In this series, we revisit films that deserve another look with fresh eyes
What’s it about?
Released in 2002, the film takes places inside a big house in the middle of a forest, owned by a doctor. Two strangers, Ridhima (Manjula), a pharmaceutical employee, and Madhav (Surya), a junior advocate, are waiting for the man to return from his impromptu trip. The story revolves around these two different people from different backgrounds, and their need to entertain themselves while they wait. They put up a play – a show – for themselves, and things slowly start to get out of hand.
Even though Show won the National Award for best film in Telugu and Neelakanta won a National Award for the screenplay, the film’s acclaim was reserved to the critical sections of the audiences. Neelakanta’s second film Missamma was a bonafide box-office success, but sadly, Show got pushed into obscurity soon after its release.
Why it works
As Telugu cinema viewers, we are used to crowded frames. Filmmakers want their creations to be accessible to all sections of the audience and this results in incessant spoon-feeding via some screenplay device—either a voiceover that gets intrusive or introducing a character who is irrelevant to the plot but is there to bridge the gap. This is why the novelty of a film with only two characters for almost all of its runtime cannot be overstated. 20 years on, this is still an alien concept for Telugu cinema. Show would be refreshing for today’s audience that’s looking for content that cuts through the noise and delivers something unique, even if it’s not perfect.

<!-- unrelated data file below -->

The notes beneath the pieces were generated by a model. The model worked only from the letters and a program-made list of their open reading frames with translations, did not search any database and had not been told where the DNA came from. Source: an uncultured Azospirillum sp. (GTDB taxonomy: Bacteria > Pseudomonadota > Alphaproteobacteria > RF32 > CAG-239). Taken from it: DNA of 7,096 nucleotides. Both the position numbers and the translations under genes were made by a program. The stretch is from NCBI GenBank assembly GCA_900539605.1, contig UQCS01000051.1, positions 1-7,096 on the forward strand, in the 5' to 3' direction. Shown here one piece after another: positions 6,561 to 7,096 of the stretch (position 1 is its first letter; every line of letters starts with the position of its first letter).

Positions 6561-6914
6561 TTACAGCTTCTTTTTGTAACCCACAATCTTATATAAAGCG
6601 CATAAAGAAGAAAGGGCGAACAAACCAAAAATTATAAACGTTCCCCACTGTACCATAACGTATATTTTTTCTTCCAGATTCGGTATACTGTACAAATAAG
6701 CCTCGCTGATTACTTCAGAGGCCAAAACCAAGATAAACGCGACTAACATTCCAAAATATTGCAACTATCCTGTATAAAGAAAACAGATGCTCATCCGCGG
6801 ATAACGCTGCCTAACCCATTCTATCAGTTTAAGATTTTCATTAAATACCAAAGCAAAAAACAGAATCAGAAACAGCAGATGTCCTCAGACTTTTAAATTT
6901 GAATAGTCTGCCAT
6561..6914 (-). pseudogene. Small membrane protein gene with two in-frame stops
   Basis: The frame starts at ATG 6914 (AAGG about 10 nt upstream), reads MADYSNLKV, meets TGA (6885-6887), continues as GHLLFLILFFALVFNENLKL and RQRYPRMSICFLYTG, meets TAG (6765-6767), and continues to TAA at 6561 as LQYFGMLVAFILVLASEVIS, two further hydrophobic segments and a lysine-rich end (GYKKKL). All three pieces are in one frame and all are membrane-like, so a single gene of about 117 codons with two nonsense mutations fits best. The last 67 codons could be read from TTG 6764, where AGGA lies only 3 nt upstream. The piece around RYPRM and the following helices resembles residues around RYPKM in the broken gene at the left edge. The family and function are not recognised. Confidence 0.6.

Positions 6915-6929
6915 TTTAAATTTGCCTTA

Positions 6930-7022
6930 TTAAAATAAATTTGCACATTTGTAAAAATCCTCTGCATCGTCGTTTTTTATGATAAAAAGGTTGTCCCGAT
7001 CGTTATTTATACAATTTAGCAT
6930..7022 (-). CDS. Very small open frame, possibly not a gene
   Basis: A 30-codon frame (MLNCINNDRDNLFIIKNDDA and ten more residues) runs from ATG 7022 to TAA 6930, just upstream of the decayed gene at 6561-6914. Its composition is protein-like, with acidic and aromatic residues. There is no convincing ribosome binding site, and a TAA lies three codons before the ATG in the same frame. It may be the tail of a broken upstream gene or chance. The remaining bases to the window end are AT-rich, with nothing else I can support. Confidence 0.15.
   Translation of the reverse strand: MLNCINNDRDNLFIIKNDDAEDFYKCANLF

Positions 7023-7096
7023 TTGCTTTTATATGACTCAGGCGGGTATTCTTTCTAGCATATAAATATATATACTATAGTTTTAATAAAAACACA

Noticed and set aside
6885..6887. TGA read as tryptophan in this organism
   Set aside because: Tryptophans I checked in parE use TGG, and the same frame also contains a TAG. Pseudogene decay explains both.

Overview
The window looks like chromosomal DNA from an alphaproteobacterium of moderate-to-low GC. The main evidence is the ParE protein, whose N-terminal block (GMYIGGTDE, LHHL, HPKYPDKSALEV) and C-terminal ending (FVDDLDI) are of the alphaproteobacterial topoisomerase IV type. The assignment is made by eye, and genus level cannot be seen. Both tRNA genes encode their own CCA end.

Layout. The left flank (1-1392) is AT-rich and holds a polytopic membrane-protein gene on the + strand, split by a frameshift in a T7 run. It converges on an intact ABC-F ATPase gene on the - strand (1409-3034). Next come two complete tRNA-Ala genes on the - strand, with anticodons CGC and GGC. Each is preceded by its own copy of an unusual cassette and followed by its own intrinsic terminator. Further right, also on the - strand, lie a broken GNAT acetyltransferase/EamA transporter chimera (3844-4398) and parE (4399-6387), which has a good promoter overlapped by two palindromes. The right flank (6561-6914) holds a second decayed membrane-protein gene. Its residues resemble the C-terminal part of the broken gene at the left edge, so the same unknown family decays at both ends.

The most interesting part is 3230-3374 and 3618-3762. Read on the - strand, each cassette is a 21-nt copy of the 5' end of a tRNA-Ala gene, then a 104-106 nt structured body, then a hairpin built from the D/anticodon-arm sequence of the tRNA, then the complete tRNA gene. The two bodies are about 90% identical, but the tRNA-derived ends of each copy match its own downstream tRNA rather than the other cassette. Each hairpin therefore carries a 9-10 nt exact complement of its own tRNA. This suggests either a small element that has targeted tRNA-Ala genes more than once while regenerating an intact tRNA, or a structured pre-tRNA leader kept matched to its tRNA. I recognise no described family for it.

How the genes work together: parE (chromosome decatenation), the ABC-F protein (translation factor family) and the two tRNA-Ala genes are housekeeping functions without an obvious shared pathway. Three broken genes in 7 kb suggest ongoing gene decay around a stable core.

This film doesn’t work only as an eccentric experiment. It has moments of great depth and understanding
There is a theatrical nature to Show, and the actors, especially Manjula, feel like they’re performing even when they’re alone in the frame. This would’ve seemed odd in any other film, but here it fits. This over dramatised and overstated form of performance enlivens the film and makes it more entertaining. The often loud, and in-your-face tonality of the BGM creates an unique effect; added to this are Ridhima’s long and loud laughs. They all make it impossible to not see that everything unfolding in front of us is fake, even the supposedly real parts. This explains the quote with which the film ends: “The world is but a cosmic drama created by god, for our entertainment only.”
What is more interesting is the two lead actors. Even though Surya was already a veteran, he hadn’t carried an entire film. Even though Manjula is Krishna’s daughter, she’s as unrecognisable as any newcomer. Maybe this is why the film didn’t do well in the theatres. Maybe not. But this chemistry is why the film worked for me. Surya’s character is supposed to be the better actor between the both of them, and he is. He makes us look beyond the frustrated husband template and feel for him, even though you always suspect there’s more to him than meets the eye. Manjula’s Ridhima sympathises with Madhav by listening to him, and empathises with his wife while playing her. It is a tough act, and she pulls it off.
Show manages to talk about arranged marriages, passion, nature, and love, even. Ridhima is written as a seemingly posh and delicate woman but she doesn’t scare from the prospect of spending time alone/or with a stranger in a forest and that’s refreshing to see.
Experiments are good. Experiments as entertaining and light as this film are extra good. But this film doesn’t work only as an eccentric experiment. It has moments of great depth and understanding. The line, ‘People don’t understand how entertaining peace is until they lose it’, gets at the fact that all anyone is looking for is a minute of absolute quiet and harmony with oneself and the world outside.